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Been a while: Oldest Minor League ballparks

Entering the 2021 season, a look at the 11 most venerable facilities
The 11 oldest ballparks in Minor League Baseball opened within a 37-year period between the years 1914 and 1951.
February 18, 2021

Nine new ballparks will make their Minor League Baseball debuts in 2021, perhaps the most ever in a single season. But what about the stadiums on the other side of the spectrum that have been around the longest? This article is dedicated to detailing just that. The Minor League Baseball

Nine new ballparks will make their Minor League Baseball debuts in 2021, perhaps the most ever in a single season. But what about the stadiums on the other side of the spectrum that have been around the longest?

This article is dedicated to detailing just that. The Minor League Baseball landscape will be drastically different in 2021, meaning it's time to update the list of its oldest ballparks. The following 11 stadiums dating back to 1951 or earlier are rich repositories of baseball history, American history, architectural history and the intersections thereof.

Jackie Robinson Ballpark (Daytona Beach, Florida)
Opened:
1914 as City Island Ballpark
First Minor League tenant: Daytona Islanders (Florida State League, 1920)
Current Minor League tenant: Daytona Tortugas (Cincinnati affiliate; Low-A Southeast; established as the Daytona Cubs in 1993)
In 1989, 75 years after it opened, Daytona Beach's City Island Ballpark was named after Jackie Robinson. This rechristening was in honor of the events of 1946, when Robinson played at City Island Ballpark during Spring Training. This marked his first appearance as an active player in the Brooklyn Dodgers organization, more than one year before his epochal Major League debut. When City Island Ballpark opened during the Woodrow Wilson administration, it was little more than a playing field and wooden bleachers. Of course, many improvements have occurred since, the most recent being an HD videoboard to complement the vintage hand-operated scoreboard in left field.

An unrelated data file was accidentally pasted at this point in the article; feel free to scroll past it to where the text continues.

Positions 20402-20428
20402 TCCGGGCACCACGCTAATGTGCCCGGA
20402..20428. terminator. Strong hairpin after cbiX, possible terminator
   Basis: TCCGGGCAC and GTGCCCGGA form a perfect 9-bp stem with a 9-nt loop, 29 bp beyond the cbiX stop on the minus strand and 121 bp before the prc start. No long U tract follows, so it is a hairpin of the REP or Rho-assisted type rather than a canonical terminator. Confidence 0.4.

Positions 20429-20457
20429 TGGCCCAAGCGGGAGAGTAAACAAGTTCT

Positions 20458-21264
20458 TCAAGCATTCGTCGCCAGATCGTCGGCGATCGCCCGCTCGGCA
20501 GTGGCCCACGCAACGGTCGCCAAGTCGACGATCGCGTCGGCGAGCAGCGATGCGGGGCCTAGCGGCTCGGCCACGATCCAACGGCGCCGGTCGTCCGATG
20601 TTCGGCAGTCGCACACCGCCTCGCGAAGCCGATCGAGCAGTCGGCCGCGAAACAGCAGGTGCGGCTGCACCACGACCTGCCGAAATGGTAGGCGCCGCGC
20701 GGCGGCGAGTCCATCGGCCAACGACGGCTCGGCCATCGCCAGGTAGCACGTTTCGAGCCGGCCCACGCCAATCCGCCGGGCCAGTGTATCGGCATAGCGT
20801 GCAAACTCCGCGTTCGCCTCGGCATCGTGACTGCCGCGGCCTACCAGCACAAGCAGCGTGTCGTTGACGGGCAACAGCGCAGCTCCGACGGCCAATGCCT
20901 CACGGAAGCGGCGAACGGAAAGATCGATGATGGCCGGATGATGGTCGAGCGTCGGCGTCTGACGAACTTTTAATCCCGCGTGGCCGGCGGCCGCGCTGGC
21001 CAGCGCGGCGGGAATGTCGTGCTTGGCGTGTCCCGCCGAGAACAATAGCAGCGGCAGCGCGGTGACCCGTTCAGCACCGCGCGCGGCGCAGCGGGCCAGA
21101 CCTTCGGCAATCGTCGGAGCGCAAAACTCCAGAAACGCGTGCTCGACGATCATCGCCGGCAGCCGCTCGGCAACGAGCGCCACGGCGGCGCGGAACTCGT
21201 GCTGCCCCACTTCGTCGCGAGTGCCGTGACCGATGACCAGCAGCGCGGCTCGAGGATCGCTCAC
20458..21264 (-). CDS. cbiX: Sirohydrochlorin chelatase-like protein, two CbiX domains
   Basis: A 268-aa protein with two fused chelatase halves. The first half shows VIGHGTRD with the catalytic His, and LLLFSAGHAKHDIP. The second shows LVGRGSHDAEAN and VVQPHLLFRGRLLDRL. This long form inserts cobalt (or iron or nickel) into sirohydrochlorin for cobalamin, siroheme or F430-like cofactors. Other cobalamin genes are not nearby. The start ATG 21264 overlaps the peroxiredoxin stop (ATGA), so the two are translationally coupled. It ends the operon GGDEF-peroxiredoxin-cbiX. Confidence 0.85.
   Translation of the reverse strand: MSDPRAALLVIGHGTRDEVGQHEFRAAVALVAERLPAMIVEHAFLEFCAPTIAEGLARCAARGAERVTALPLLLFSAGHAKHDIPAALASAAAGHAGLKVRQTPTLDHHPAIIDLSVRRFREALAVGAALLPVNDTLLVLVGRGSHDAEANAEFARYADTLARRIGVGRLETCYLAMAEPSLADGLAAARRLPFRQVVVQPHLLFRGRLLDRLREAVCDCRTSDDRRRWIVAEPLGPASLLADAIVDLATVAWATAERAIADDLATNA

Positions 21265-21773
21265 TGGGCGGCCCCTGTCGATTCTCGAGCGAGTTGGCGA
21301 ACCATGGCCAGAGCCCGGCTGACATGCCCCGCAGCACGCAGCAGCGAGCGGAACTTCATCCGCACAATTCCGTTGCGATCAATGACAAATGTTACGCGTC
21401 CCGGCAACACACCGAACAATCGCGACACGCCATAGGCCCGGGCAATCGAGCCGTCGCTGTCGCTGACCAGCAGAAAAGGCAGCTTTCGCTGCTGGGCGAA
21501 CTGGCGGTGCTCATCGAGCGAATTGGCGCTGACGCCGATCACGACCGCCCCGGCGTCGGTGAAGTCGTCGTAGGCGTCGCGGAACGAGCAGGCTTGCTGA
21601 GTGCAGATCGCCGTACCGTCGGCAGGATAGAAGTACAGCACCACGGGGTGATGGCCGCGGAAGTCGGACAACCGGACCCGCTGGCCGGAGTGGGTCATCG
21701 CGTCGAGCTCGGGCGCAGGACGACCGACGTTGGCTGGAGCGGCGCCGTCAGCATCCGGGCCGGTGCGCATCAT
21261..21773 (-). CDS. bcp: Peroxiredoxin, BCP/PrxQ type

LECOM Park (Bradenton, Florida)
Opened:
1923 as City Park
First Minor League tenant: Bradenton Growers (Florida State League, 1923)
Current Minor League tenant: Bradenton Marauders (Pittsburgh affiliate; Low-A Southeast; established 2010)
LECOM Park, which also serves as the Pittsburgh Pirates' Spring Training home, has hosted the Marauders since 2010. This marked the first time that this iconic Spanish Mission-style facility had hosted Minor League Baseball since 1926. Spring Training has been a near-constant, however, beginning with the 1923 St. Louis Cardinals. The LECOM Park name was first used in 2018; from 1962 through 2017, it was known as McKechnie Field in honor of Hall of Famer (and longtime Bradenton resident) Bill McKechnie.

McCormick Field (Asheville, North Carolina)
Opened:
1924
First Minor League tenant: Asheville Tourists (South Atlantic League, 1924)
Current Minor League tenant: Asheville Tourists (Houston affiliate; High-A East; established 1914; continuously in operation since 1966)
One of Minor League Baseball's longest-standing entities, the first team bearing the Asheville Tourists name dates back to 1914. There have been many league and affiliation changes through the years, as well as several periods in which the franchise was non-operational. But on the whole, the relationship between team and ballpark has been one of remarkable consistency. McCormick Field, a throwback ballpark in every sense of the word, features a hilly wooded backdrop and a carnival-esque atmosphere on the external concourse.